More and more small businesses are using the cloud to access markets more quickly, scale and grow without initial up-front costs needed for tradition IT infrastructures. Organisations that are not using the cloud need to start their cloud journey as soon as possible, particularly small and medium-sized businesses.
Risk Management in the Cloud
By removing most of the initial up-front costs, the Cloud Computing allows small and medium-sized businesses (SMEs) to enter almost any sector and compete with larger rivals. More and more businesses are experiencing cloud technology as a powerhouse tool for developing new strategies and finding new customers. Are those businesses prepared to face the risks that cloud entails? Cloud Service Customers (CSCs) like SMEs still need to understand the security and risk management changes the cloud involve.
CloudWATCH2, with the D3.2 Risk Based Decision Making Mechanism For Cloud Service In The Public Sector, proposes an initial version of a risk-profiling methodology for non-expert SMEs and PAs willing to adopt cloud services.
In this section you'll find a collection of reports and papers which highlight the risks related to the cloud adoption by SMEs.
For the past few years everyone has marked-out a constant increase in public and private clouds. Whether to adopt a public cloud approach (off-premise IT capability or application, provided by others) or go for private cloud (on-premise enablement of cloud possibilities with existing IT) has always been an incensed topic for debate throughout the IT industry and the business.
CloudingSMEs takes a comprehensive approach to the use of cloud computing by SMEs, which considers both the supply side (i.e. results and endeavors of ICT SMEs with expertise on cloud computing) and the demand side (i.e. the adoption and use of cloud computing technologies by SMEs).
CloudCatalyst aims to provide useful tools to foster the adoption of cloud computing in Europe. The project will set up a cross-border support service, contributing to strengthening European position in the Cloud Computing market, including the European software industry for both businesses and consumers.
Cloud-based business is becoming the backbone of the European economy and society. Many services are based on the Cloud and several businesses and critical infrastructures are becoming increasingly dependent on it.
Overall, the speed of change in Cloud technologies and services continues to be impressive and the main transformation is driven by the Trusted Cloud and Big Data integration as visible in the Future Cloud high impact initiative: Trusted Cloud.
Looking at news media, one cannot avoid the feeling that there is a real war going on the internet, with several active forces: armies, of course, but also raiders looking for easy money, wannabe pirates, professional and well determined attackers as well as absolute beginners without a clue. All provided with very effective weapons, compared to defences not always up to the menace.
Cloud computing is one of the strategic digital technologies considered important enablers for productivity and better services. The most substantial impact of cloud technology could come in the cost savings and increased competitiveness of IT services available to public and private organisations, as well as opportunities leading to new services, but cloud technology could positvely increase other benefits for end users.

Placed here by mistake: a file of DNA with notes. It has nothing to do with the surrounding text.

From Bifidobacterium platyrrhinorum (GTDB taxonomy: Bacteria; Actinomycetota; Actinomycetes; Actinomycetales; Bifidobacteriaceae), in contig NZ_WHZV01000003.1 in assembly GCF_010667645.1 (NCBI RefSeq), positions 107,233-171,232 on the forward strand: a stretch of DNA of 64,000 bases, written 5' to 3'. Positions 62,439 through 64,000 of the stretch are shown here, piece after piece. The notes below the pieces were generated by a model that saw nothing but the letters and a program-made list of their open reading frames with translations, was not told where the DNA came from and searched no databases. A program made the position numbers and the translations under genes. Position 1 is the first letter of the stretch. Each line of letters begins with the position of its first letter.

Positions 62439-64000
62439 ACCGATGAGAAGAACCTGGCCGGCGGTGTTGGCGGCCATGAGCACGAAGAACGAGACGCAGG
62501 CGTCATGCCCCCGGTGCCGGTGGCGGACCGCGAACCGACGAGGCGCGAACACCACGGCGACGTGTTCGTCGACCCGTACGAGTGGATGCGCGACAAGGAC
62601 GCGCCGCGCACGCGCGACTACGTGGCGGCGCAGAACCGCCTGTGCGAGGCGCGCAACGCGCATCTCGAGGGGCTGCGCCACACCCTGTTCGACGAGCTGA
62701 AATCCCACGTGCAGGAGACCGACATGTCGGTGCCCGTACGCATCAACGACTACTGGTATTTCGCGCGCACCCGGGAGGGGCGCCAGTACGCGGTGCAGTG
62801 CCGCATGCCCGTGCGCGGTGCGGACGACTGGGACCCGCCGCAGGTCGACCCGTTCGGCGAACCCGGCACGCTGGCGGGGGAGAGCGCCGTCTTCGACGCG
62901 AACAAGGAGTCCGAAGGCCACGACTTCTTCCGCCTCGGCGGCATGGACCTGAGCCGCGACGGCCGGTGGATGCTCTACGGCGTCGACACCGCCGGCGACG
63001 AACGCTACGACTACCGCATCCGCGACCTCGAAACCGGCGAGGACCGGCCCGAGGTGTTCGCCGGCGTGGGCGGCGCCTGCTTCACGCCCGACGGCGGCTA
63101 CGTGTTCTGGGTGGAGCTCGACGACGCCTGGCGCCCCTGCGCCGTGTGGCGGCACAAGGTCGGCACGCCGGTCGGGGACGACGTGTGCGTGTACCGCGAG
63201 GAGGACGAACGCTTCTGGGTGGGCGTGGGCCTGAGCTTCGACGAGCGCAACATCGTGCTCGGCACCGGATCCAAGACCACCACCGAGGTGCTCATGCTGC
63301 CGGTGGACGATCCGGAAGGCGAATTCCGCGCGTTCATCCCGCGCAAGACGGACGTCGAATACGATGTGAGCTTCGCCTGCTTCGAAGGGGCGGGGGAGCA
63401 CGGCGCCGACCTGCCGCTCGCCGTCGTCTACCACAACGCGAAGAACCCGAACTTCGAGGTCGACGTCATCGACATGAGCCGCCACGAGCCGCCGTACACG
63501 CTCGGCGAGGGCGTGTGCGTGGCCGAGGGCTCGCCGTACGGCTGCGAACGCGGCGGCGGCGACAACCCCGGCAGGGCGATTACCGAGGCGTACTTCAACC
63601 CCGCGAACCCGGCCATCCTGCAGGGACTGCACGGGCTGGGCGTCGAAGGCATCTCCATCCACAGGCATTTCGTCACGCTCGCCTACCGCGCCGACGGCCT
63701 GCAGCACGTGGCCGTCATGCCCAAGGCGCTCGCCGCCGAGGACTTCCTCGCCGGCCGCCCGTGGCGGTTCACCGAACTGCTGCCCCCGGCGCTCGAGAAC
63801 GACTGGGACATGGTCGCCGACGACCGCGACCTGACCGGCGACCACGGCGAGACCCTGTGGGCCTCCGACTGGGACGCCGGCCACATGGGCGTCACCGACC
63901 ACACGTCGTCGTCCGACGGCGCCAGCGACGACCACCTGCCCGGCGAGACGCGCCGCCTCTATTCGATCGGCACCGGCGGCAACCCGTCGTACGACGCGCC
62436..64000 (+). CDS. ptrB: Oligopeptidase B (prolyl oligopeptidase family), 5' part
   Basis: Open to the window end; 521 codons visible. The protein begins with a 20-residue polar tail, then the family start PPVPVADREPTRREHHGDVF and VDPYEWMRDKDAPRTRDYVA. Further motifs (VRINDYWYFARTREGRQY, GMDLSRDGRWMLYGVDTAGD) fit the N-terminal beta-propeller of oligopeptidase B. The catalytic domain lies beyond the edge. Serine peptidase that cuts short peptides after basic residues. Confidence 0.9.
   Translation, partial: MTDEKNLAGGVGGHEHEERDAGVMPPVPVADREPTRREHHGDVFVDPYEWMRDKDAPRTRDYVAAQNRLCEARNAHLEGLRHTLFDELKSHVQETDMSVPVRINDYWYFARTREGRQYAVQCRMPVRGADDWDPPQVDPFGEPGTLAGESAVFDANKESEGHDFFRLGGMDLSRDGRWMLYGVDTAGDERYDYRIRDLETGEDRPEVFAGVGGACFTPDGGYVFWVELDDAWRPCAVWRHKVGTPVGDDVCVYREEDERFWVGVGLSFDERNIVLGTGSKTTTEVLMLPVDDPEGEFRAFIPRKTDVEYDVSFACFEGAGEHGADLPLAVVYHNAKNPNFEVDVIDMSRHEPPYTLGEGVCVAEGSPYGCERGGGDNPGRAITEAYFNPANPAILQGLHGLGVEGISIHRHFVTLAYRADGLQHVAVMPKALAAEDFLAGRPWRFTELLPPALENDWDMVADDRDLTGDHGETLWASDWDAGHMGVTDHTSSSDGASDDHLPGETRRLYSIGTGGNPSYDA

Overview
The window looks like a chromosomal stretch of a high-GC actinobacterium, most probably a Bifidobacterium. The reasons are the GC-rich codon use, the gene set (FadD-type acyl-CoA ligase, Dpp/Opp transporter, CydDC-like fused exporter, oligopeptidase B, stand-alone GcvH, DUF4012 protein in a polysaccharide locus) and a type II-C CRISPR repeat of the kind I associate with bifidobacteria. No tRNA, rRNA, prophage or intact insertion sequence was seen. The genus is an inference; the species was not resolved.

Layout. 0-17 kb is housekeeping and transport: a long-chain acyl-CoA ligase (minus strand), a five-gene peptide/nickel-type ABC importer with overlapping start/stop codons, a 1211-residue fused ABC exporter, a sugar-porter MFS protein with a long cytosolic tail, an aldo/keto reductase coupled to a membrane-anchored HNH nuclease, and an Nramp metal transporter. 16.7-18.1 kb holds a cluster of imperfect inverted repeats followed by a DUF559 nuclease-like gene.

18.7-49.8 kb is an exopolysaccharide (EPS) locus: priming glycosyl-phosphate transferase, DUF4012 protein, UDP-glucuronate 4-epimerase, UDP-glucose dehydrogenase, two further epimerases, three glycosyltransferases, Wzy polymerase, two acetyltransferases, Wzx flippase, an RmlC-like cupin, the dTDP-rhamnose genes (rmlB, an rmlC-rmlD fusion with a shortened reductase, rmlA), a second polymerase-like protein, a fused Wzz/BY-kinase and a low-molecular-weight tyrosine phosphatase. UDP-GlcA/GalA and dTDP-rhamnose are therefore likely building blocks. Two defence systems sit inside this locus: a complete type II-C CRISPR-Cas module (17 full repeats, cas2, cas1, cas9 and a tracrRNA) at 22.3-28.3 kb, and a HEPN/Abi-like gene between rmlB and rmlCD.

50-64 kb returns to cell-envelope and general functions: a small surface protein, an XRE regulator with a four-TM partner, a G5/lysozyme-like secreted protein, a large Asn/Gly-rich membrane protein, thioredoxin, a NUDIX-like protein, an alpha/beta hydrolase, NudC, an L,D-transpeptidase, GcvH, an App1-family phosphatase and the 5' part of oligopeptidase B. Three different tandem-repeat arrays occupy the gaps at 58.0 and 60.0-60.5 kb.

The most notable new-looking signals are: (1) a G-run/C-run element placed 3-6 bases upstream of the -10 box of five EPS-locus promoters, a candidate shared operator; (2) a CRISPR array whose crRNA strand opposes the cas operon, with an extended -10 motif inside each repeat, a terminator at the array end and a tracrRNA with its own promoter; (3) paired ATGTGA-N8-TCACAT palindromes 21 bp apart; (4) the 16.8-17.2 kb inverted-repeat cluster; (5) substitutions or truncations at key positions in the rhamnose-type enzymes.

The cloud is the great equalizer for today’s startups. It is one of the few areas where a startup can access the same resources as large corporations. When you are thinking about starting a new business, there are a lot of factors and decisions at play that can seem overwhelming. But there are some basic guidelines that will help you maximize the value of the cloud, approaching it strategically to tap into its full power.
Franklin D. Roosevelt once said: ‘The only thing we have to fear is...fear itself,’ and this certainly seems to be true in the case of cloud adoption.
New research from Databarracks found that the perceived security threats associated with cloud suddenly abate once an organisation adopts a couple of cloud-based services.
The Data Health Check report, which surveyed over 400 IT decision makers across the UK, found that 81% of organisations with no cloud services at all rated security as a top factor to consider.
ENISA, supported by a group of subject matter expert comprising representatives from Industries, Academia and Governmental Organizations, has conducted, in the context of the Emerging and Future Risk Framework project, an risks assessment on cloud computing business model and technologies. The result is an in-depth and independent analysis that outlines some of the information security benefits and key security risks of cloud computing.
Users believe that few cloud apps are used by employees and BYOD devices, while other studies noted show that hundreds of cloud apps are in use within each enterprise today. This tells us that cloud application discovery tools and analytical tools on cloud app policy use and restrictions are crucial in the workplace, especially when it comes to sensitive data being used by these cloud applications. With sensitive data being uploaded and shared by these apps with authorized and unauthorized users, policy enforcement becomes a major role in protecting your data.
CSA'a survey was circulated to over 165 IT and security professionals in the U.S. and around the globe representing a variety of industry verticals and enterprise sizes. The goal was to understand their perception of how their enterprises are using cloud apps, what kind of data are moving to and through those apps, and what that means in terms of risks.
The new tools and services offered by the cloud can streamline and improve businesses operations and means even the smallest company can compete on a global scale.
By Sureyya Cansoy, Director, Tech for Business and Consumer, techUK